COOL IN THE SHADE – WATERCOLOUR PAINTING

I have been fighting with floral paintings recently and not getting very far. I need an image for an upcoming demo and fortunately I have a bit of time to come up with something. So, I just wanted a break – a different subject, to set the juices running – and following on from my last post ( which was itself a trial for another demo) I thought that I would return to feel good paintings – if nothing else but to make me feel good. This was a treat to paint this – mainly washes of luscious colours. First the sky, the sea and the beach then, when that was dry, the tree and bushes etc in one hit, mixing colours on the paper. Again, I let that dry before extending the dark area of shadows, people and paraphernalia dropping in bright colours into the shadow and leaving small gaps for the chinks of light. After that, all I needed to do was paint the two front figures and those in the distance, then add a bit of texture in the sand. It was done by lunchtime – my kind of painting – putting me in a happier frame of mind.

Incidently, the beach scene was from photos I took whilst painting the scene below which I posted in February. It was a beach in Thailand – great subjects where ever you looked. I then added the front figures from other sources.

Other seaside paintings are available for sale on my website: grahammcquadefineart.com

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12 thoughts on “COOL IN THE SHADE – WATERCOLOUR PAINTING

  1. Nice beach, it reminds me of Sand Bank Provincial Park, on Lake Ontario. It has some beautiful sand dunes, up to about 50Ft High, and coastal wetlands. There are these little lakes behind the main beach, and a place called West Lake. Our Great lakes are literally “Fresh Water Seas” In a gale, they can even get massive ocean like waves.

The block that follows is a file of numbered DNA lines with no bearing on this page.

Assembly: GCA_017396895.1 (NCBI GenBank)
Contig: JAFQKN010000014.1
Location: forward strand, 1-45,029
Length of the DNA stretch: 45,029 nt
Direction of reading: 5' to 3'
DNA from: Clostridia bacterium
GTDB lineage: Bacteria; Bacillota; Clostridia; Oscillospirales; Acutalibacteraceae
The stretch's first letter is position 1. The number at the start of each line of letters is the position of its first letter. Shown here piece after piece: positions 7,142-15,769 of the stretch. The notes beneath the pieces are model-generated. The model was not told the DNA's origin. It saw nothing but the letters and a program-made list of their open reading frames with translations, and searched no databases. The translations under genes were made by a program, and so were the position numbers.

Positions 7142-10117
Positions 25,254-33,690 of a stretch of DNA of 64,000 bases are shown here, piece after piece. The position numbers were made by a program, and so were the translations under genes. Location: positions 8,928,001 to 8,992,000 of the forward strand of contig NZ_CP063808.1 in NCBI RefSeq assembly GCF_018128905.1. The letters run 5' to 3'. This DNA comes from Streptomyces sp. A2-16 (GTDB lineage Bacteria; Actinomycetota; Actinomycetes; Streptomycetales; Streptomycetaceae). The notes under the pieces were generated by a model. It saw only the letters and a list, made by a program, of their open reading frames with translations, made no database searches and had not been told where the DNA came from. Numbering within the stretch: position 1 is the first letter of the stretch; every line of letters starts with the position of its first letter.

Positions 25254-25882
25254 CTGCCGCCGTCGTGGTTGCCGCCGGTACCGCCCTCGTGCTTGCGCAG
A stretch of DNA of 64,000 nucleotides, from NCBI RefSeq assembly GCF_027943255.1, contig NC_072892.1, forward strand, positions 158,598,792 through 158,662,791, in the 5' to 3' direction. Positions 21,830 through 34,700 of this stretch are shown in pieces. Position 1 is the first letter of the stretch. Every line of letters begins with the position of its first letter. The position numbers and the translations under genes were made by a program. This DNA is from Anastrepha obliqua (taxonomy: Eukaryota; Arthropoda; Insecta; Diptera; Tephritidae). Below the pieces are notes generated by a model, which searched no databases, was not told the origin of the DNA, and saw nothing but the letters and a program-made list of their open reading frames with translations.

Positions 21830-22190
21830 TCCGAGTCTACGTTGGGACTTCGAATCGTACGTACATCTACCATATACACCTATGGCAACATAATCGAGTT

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    • Thanks Shawn. Not many dunes on that beach unlike where I presently live north of Liverpool. I have painted them many times if you look under the category of beach
      I also have an appreciation of the Great Lakes, having lived on Lake Michigan for about a year.

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      • When I was in college, in Kingston, I lived within 0.5km of Lake Ontario. It is the smallest great lake, but its still massive. I think 300km long or something. Kingston is the city where the St Lawrence River meets Lake Ontario. It is also a very old city by Canadian Standards. There was a British fort there in the 1780s. There is also Wolfe Island which is a massive island across from the city. General Wolfe was a Canadian General that fought the French in Quebec City. Of course you know this, but the British had a very bad habit of Taking over places. lol, Quebec City, a city 80% French being run by British.

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    • Yeah, some Brits would still like to rule the world if they could.
      I’ve been to lake Ontario a couple of times, but mainly on the US side. A number of years after working in Michigan I worked for Kodak in Rochester and drove along the southern shores.

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